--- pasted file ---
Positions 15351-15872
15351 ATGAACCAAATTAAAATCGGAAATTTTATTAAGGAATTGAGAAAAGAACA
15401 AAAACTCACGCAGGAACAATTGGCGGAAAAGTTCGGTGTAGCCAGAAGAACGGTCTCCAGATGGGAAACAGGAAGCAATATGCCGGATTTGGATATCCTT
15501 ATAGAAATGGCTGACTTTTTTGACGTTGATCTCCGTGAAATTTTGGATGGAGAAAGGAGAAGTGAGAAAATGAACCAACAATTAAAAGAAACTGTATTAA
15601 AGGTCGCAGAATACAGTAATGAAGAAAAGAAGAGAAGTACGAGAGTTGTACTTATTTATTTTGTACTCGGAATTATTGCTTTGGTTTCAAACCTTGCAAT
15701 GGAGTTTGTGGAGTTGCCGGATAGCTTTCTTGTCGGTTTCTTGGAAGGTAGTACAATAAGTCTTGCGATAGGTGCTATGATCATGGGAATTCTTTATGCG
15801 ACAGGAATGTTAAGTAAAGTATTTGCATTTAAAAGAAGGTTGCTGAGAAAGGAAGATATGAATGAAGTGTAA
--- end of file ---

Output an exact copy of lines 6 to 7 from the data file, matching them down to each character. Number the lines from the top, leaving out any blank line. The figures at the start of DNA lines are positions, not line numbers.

15701 GGAGTTTGTGGAGTTGCCGGATAGCTTTCTTGTCGGTTTCTTGGAAGGTAGTACAATAAGTCTTGCGATAGGTGCTATGATCATGGGAATTCTTTATGCG
15801 ACAGGAATGTTAAGTAAAGTATTTGCATTTAAAAGAAGGTTGCTGAGAAAGGAAGATATGAATGAAGTGTAA